Many of the stories people told her had a lot in common with the Bible. She reckons they didn’t come from that famous book, though, but believes that the Bible most likely borrowed its stories from ancient Ethiopia. The same thing goes for Aesop, who by all accounts cleaned up the story about the hare and the tortoise. And there was a funny story about the beautiful girl who gets married, and the three ridiculous men in her life…

Because the thing is, Elizabeth told us these stories. She didn’t just talk about how she went about finding them, but showed us her photos, described the people she met, and which of them had an interesting story to share. And she can definitely tell a story!

Elizabeth Laird

Was it worth risking the lives of her driver, her interpreter and herself for these stories? Yes, she believes it was. Now. Walking through tall grass with pythons and lions on either side wasn’t quite such fun at the time. Nor was driving along a road where only the day before people had been kidnapped and killed.

When she met a group of naked women, far away from anywhere else, she found it difficult to get them to understand what she wanted to hear, so as an example she told them about Little Red Riding Hood (the unexpurgated version) and they all agreed about the unsuitability of walking alone in the woods, and of talking to the wrong man.

Elizabeth Laird

Elizabeth told us many stories from Ethiopia last night. If you want more you can read The Lure of the Honeybird, or you could try these websites, recently set up by Elizabeth: ethiopianfolktales.com and ethiopianenglishreaders.com. Both have been financed with the help of one of her students from the 1960s, whom she just happened to meet in London one day. He’s now a fund giver, which is nice, since so many of Elizabeth’s other students are dead, having turned revolutionaries while attending university, instead of becoming teachers as they were meant to.

You’ll wish you’d been there. Elizabeth Laird is a fantastic storyteller. And she may well have been scared when out collecting the stories, but it’s only the brave who do this kind of thing, and who don’t mind admitting to being frightened. She’s also a beautiful woman, and I have yet again failed to take photos that do her justice. You will have to take my word for it.

Knowing how

When a friend nudged me and said it was my turn now, it irritated me. She had gone back to school and studied and gained qualifications when her children were about ten or twelve. She was so happy, and I was happy for her, too. But I really didn’t feel like going back to school. This kept irritating me for some time, until I worked out why. I mean, I know I’m lazy, but I also felt I didn’t have the time. Nevertheless, it’s a good thing to do.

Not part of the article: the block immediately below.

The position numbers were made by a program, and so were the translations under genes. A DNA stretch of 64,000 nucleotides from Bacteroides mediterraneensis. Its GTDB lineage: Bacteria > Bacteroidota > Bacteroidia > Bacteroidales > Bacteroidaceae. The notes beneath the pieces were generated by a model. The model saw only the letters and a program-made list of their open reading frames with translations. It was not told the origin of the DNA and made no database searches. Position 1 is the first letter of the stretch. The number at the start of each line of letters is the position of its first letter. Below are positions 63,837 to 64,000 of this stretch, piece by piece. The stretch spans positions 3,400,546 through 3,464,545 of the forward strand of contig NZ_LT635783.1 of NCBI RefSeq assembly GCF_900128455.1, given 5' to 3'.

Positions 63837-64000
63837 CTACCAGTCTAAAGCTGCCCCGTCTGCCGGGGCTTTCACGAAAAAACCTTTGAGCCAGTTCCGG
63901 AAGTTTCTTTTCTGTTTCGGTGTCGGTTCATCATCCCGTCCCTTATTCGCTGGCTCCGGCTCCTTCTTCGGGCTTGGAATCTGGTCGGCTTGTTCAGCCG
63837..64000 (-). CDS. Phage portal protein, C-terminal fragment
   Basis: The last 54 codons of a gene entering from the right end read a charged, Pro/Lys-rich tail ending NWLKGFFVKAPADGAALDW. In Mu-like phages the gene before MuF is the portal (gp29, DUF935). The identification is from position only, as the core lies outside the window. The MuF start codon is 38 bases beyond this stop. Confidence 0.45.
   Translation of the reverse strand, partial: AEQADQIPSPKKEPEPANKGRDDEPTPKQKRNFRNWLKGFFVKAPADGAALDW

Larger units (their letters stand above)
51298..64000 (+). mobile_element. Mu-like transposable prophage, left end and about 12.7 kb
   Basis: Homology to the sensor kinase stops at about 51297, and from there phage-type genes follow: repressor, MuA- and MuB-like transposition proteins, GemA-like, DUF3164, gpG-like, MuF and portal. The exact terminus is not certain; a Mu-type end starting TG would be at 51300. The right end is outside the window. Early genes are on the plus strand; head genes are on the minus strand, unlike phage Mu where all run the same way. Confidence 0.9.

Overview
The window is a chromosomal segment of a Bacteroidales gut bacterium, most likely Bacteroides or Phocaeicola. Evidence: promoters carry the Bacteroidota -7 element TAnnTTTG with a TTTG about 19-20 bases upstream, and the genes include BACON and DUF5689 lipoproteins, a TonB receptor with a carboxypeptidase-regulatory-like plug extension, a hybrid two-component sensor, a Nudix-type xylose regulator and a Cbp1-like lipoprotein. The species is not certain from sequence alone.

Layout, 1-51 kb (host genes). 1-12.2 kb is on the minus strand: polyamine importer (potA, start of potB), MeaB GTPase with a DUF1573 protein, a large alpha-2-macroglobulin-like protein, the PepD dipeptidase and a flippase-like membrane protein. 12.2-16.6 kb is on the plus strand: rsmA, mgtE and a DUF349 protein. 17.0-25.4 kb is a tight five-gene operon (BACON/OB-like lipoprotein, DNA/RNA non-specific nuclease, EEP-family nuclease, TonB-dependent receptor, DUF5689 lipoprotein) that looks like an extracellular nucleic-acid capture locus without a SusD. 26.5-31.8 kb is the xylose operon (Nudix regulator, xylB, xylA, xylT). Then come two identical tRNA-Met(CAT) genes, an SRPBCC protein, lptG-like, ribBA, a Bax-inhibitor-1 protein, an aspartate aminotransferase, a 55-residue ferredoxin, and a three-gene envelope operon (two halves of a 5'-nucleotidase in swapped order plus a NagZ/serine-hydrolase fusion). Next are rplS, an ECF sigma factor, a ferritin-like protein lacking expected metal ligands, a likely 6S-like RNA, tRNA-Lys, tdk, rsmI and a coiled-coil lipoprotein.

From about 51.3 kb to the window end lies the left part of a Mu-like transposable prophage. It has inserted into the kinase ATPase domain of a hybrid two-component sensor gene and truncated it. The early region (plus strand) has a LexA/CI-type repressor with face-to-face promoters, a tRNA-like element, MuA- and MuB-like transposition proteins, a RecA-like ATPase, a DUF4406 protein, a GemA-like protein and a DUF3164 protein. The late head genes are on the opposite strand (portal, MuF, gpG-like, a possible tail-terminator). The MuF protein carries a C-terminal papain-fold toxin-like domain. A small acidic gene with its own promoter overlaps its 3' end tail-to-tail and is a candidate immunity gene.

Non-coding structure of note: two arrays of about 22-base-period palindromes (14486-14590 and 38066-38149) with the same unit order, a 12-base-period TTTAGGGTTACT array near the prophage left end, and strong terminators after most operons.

It wasn’t until I started thinking about what I’d study, if I did it, that the penny dropped. We were different, my friend and I. And the reason I didn’t actually have to do what she had done, was that I already had a university degree. I know, you can always do more. But she had done nothing before she married and had children, which is why her new education was such a big deal for her. Her assumption was that I was the same.

My reaction proves that you can soon feel inadequate, however. The other weekend I noticed that the Guardian had a couple of courses on offer, that sort of spoke to me. There was a one day course, Secrets of successful blogging, £99. And a two day affair, Blogging for absolute beginners at a staggering £449.

And, I immediately felt I ought to better myself, somehow. I know that I won’t try either course, for cost reasons, and because they are in London. But I’m finding it harder to actually convince myself that I don’t need them.

Which is stupid, since whatever I am, beginner is not it. I just wonder what they teach and why it will take all of two days. And if you are willing to spend nearly half a K on this kind of thing, you either have too much money, or you believe blogging will pay you back. It would be an investment.

That leads me directly to the £99 course. What are the secrets of successful blogging? Are they so secret I’ve never encountered them? And what exactly do they mean by successful blogging? Is it what I do? I sit down and write something and I get it onto WordPress and out into the world it goes.

Do they mean number of readers? If so, at what number are you successful? Does successful merely mean you write well? Or are we back to the expectation that you can make money out of it? Is that successful?

I just don’t know, and with some effort I could be made to feel inadequate enough to tell myself I would benefit from some tuition.